My research addresses the intersection of social change and political institutions, often using public opinion data to study the effectiveness of political institutions in various contexts. You can also visit my Google Scholar page for links to articles and citation information. Datasets and replication materials can be found on my Dataverse.

Legislatures, Representation, and Political Geography

Boundaries, Redistricting Criteria and Representation in the U.S. House of Representatives  2014. American Politics Research 42(5): 856895 (preprint version here). Abstract: Many U.S. states require redistricting authorities to follow traditional districting principles (TDPs) like the creation of compact districts and respecting the integrity of county and town boundaries. Reformers, academics, and other redistricting experts have long suggested that following such districting principles may enhance representation. Yet, very few academic studies have empirically examined these expectations. Using two measures of geographical compactness and a new measure of respect for political subdivisions (referred to as coterminosity) created with a geographic information system (GIS), the connection between district boundaries and representation is tested. The results show strong evidence that the use of geographic districting principles can enhance dyadic representation, as more compact and more coterminous districts are associated with more positive evaluations of legislative responsiveness and greater citizen-representative communication. Violating TDPs to advance other goals in redistricting like strict population equality between districts thus comes with a clear representational cost.


Revisiting Descriptive Representation in Congress: Assessing the Effect of Race on the Constituent–Legislator Relationship. 2014. Political Research Quarterly 67(3):695-707.

The 113th Congress has a record number of racial and ethnic minorities serving on Capitol Hill. Using the 2008 Cooperative Congressional Election Study (CCES), we examine what this increased descriptive representation of racial minorities means for legislative responsiveness and citizen–representative communication in the U.S. House. We argue that descriptive representation will improve the constituent–legislator relationship across racial groups, but that shared race should matter more for blacks and Latinos as racial minorities unaccustomed to legislative responsiveness. Our findings follow these expectations and suggest that the presence or lack of descriptive representation is an integral part of how citizens experience representation in the U.S. House.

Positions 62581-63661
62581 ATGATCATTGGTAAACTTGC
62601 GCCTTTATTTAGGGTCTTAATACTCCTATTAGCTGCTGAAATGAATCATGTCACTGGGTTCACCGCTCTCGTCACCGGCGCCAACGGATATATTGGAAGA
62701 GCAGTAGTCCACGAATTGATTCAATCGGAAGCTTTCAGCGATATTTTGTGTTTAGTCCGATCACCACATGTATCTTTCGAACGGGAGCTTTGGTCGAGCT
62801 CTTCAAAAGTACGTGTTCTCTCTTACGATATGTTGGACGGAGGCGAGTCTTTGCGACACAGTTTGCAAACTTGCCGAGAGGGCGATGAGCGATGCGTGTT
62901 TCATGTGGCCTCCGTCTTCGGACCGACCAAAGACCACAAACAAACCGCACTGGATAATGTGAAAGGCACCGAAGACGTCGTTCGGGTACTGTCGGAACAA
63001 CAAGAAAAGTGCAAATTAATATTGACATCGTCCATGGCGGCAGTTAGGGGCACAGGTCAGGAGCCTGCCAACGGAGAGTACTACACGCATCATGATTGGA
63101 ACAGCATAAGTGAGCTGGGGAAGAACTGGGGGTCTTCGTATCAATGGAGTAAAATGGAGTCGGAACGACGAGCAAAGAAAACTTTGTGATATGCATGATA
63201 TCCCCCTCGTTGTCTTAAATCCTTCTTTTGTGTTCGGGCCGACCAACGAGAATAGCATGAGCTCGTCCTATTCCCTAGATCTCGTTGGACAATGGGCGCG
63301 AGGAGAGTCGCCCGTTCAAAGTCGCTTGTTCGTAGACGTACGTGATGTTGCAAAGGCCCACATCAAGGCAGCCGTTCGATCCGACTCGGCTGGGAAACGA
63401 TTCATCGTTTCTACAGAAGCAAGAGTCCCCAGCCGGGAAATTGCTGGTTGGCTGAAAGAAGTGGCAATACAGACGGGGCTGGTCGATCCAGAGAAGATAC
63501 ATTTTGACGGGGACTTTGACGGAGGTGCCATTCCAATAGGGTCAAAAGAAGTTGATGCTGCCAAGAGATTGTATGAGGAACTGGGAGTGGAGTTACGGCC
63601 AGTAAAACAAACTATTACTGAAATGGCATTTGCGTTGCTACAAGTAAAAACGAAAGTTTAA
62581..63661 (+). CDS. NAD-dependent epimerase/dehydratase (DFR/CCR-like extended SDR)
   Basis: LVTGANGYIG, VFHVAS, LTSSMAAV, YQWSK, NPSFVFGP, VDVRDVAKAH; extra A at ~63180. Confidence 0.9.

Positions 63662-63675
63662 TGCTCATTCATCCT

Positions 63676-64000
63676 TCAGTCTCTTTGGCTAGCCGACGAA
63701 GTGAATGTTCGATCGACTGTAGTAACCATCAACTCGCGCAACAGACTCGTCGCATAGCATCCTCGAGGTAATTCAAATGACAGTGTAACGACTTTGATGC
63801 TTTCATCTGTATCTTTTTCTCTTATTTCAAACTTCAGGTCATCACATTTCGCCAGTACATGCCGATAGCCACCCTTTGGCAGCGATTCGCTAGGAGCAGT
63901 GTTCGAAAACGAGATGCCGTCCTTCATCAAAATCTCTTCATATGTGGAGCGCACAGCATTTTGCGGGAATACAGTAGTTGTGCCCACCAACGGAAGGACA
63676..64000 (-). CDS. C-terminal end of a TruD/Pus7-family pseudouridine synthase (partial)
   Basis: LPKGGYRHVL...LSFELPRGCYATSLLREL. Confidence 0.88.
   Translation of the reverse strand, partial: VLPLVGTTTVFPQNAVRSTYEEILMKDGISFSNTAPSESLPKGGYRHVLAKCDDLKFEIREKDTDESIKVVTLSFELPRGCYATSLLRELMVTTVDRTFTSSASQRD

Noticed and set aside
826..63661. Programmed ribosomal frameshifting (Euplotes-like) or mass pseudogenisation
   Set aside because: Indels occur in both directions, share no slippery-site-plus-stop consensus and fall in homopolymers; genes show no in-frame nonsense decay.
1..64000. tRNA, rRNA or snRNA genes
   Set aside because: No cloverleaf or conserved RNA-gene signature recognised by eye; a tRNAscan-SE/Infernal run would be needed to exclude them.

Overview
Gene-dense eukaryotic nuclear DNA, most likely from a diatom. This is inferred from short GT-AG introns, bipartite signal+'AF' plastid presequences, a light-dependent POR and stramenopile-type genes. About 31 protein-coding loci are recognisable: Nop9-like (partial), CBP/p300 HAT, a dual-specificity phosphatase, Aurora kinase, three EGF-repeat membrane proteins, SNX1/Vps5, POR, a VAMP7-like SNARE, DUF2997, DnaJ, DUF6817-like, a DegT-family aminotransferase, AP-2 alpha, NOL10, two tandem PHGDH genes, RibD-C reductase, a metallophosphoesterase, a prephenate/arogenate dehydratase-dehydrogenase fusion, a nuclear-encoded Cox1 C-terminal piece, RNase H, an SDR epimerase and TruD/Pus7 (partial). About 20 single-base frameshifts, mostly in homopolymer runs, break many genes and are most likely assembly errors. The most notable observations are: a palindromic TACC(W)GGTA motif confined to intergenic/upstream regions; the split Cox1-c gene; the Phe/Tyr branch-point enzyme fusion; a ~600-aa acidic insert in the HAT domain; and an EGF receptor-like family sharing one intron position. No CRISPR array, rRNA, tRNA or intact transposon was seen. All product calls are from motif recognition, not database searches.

Should We Measure Professionalism with an Index? A Note on Theory and Practice in State Legislative Professionalism Research. 2014. State Politics & Policy Quarterly 14(3):277-296. With Zachary Greene.

Legislative professionalism has played a prominent role in state politics research for decades. Despite the attention paid to its causes and consequences, recent research has largely set aside questions about professionalism’s conceptualization and operationalization. Usually measuring it as an aggregate index, scholars theoretically and empirically treat professionalism as a unidimensional concept. In this article, we argue that exclusive use of aggregate indices can limit state politics research. Using a new dataset with almost 40 years of data on state legislative resources, salary, and session length, we reconsider the validity of using an index to study professionalism across the states. We evaluate the internal consistency of professionalism components over time, the relationship between components and the Squire Index, and the degree to which professionalism components are unidimensional using classical multidimensional scaling. We find enough commonality and enough variation between professionalism components to support a range of measurement strategies like the use of unidimensional indices (such as the Squire Index), disaggregating the components and analyzing their effects individually, or formulating multidimensional measures. Scholars should take care to choose the appropriate measure of the concept that best fits the causal relationships under examination.

Direct Democracy

Direct Democracy and Individual Interest Group Membership. 2010. Journal of Politics 72(3):659-671. With Frederick J. Boehmke.